By: 16 December 2021
Decrease in number of people having cervical screening tests in 2020-21, new statistics show

Latest annual figures on cervical screening show the number of individuals being tested fell slightly in 2020-21 compared to the previous year.

Cervical Screening Programme, England 2020-21, which is published today by NHS Digital, presents information on individuals aged 25-64 who were invited for regular screening [1].

The publication includes the numbers invited for screening, the number of tests on screening samples sent to pathology laboratories, the results of the samples taken and the time taken to return results. It also shows the change in the cervical screening programme’s coverage in England compared to previous years.

Disruption from coronavirus (COVID-19) is not thought to have significantly affected the quality of the data submitted for 2020-21, however it is likely to have had an effect on activity [2]. These statistics should therefore be interpreted with care.

In 2020-21, 4.59m individuals were invited for screening – a 1.0% decrease on 2019-20, when the figure was 4.63m.

The number of tests carried out also fell. A total of 3.03m individuals aged 25 to 64 were tested – a decrease of 5.3% compared to the previous year, when 3.20m were tested.

In 2020-21, 70.2% of eligible individuals aged 25 to 64 had last been screened within the required number of years. This represents a drop in coverage of 2.0 percentage points from the previous year, when coverage was 72.2%.

At 31 March 2021, coverage was lower in the 25 to 49 age group – it decreased to 68.0%, from 70.2% in 2020.

In the 50 to 64 age group, coverage decreased to 74.7% in 2021 from 76.1% in 2020.

Across both age ranges, regional coverage varied from 64.7% in London to 75.5% in the North East. All screening regions reported a decrease compared with 2020.

No local authorities reached 80% coverage, while 91 out of 149 had coverage levels of 70% and above, a decrease of 12 compared to 2020.

Coverage ranged from 45.8% in Kensington and Chelsea (London) to 78.4% in Derbyshire (East Midlands).

The report also shows the number of individuals referred for colposcopy, a procedure to look at the cervix.

Human Papilloma Virus (HPV) primary screening was fully implemented in December 2019, which means that a sample is first tested for HPV and where the test result is positive, a cytology screen is then performed[3]. Those who have a HPV positive screen with an abnormal cytology result are referred to colposcopy.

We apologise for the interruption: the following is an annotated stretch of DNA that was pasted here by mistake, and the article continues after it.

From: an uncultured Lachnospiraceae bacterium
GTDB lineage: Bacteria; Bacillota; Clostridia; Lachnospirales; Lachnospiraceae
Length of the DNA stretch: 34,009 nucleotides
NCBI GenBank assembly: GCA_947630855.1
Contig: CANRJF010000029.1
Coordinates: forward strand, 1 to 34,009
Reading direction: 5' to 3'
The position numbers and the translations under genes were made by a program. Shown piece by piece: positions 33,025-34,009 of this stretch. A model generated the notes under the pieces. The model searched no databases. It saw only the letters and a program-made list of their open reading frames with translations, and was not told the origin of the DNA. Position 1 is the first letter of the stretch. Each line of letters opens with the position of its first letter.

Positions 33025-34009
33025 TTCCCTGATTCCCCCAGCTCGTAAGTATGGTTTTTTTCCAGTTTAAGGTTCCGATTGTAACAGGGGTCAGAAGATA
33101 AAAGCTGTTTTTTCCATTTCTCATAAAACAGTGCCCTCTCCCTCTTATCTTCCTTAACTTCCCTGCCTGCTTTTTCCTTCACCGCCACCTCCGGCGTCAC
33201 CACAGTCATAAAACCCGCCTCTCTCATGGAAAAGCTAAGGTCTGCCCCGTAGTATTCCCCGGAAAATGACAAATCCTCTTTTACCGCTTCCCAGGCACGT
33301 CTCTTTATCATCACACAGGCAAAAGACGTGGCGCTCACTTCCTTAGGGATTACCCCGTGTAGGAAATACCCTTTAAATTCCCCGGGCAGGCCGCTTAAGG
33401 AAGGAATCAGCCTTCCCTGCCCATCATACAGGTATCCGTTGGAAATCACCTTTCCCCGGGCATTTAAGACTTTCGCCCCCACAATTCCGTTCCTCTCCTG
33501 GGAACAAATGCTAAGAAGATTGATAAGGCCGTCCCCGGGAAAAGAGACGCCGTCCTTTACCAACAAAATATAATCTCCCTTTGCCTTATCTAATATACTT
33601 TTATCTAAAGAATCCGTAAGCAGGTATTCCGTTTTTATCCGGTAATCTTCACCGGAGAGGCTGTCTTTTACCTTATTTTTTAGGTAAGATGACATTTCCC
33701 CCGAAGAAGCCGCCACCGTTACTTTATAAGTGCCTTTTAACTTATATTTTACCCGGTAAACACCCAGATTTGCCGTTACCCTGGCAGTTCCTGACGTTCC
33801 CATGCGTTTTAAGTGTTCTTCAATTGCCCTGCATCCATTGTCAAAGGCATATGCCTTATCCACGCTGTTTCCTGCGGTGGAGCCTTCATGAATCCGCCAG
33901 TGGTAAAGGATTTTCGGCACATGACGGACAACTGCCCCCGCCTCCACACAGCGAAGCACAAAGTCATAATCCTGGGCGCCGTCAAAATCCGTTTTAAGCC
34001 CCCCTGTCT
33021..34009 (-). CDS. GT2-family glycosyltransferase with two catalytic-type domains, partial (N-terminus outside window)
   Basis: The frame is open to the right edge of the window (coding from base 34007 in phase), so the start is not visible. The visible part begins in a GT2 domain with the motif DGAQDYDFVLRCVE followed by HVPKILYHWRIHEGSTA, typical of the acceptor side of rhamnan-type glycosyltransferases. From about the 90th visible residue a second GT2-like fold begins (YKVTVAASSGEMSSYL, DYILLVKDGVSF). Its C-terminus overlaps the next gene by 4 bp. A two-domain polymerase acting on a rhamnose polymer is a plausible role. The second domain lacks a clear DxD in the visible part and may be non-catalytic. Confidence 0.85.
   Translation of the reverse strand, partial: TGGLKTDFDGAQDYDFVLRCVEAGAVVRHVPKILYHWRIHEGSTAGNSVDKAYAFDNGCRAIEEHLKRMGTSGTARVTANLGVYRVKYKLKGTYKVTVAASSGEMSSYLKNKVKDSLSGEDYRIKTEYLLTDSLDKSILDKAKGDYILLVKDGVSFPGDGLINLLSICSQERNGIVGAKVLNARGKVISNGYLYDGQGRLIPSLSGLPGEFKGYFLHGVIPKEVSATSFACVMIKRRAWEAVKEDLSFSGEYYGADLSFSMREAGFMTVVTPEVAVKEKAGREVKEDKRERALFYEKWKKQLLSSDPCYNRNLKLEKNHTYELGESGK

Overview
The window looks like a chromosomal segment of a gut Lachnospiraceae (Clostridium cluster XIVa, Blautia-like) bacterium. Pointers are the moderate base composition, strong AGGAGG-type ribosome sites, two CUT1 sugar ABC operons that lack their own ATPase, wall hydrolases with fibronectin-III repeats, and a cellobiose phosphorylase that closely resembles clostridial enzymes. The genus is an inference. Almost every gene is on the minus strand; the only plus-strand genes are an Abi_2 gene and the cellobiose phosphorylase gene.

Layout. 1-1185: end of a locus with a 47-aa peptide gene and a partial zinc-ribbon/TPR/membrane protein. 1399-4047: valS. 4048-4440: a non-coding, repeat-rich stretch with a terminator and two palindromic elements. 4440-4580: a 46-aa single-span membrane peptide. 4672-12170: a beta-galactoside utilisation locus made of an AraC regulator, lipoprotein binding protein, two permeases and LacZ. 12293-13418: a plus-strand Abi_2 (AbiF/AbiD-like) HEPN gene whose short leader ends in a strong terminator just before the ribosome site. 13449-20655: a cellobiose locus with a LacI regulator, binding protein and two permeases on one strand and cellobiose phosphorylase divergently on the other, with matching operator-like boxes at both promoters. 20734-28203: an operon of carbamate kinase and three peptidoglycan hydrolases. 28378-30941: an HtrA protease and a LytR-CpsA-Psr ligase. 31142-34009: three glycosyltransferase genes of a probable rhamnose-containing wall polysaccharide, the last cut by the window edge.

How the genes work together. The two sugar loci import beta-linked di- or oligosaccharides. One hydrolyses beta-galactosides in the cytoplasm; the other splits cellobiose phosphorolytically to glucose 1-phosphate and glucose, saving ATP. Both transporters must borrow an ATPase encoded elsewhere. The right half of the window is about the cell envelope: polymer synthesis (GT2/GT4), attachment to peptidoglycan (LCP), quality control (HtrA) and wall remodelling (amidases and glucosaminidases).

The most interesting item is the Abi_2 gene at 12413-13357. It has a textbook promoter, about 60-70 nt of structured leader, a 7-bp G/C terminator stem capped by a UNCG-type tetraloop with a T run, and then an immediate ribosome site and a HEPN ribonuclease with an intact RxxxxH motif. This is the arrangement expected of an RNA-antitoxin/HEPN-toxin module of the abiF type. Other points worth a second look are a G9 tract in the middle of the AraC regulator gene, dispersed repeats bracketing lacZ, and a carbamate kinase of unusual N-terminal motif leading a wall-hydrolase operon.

In 2020-21, there were 176,561 referrals to colposcopy, compared to 191,563 in 2019-20.


Read the full report

Cervical Screening Programme, England – 2020-21



  1. National policy is that eligible individuals are offered screening every three or five years depending on their age. Individuals between the ages of 25 and 64 are invited for regular cervical screening under the NHS Cervical Screening Programme. Coverage is defined as the percentage of individuals eligible for screening at a given point in time who were screened adequately within a specified period (within 3.5 years for those aged 25 to 49, and within 5.5 years for those aged 50 to 64).
  2.  Due to coronavirus measures, attendance for screening was less than usual in the early part of 2020-21. Screening and referral of those individuals considered to be at highest risk of a significant cervical abnormality was prioritised during this period and continued to take place. From the summer of 2020, screening services were fully restored and higher than normal levels of screening tests were seen. All individuals eligible for screening who should have received an invitation in 2020-21 were invited.
  3. An inadequate sample result can be assigned following a test outcome of either HPV unavailable or cytology inadequate. Individuals who have an inadequate sample are either tested again or referred to colposcopy. In 2020-21, 0.4% of all samples were inadequate, a decrease from 1.2% in 2019-20 and 2.3% in 2018-19. The reduction in inadequate samples in 2020-21 is related to the implementation of HPV primary screening. Under HPV primary screening, a HPV negative result means cytology is not required. Therefore cytology tests, which have a higher rate of inadequate results, are used less often.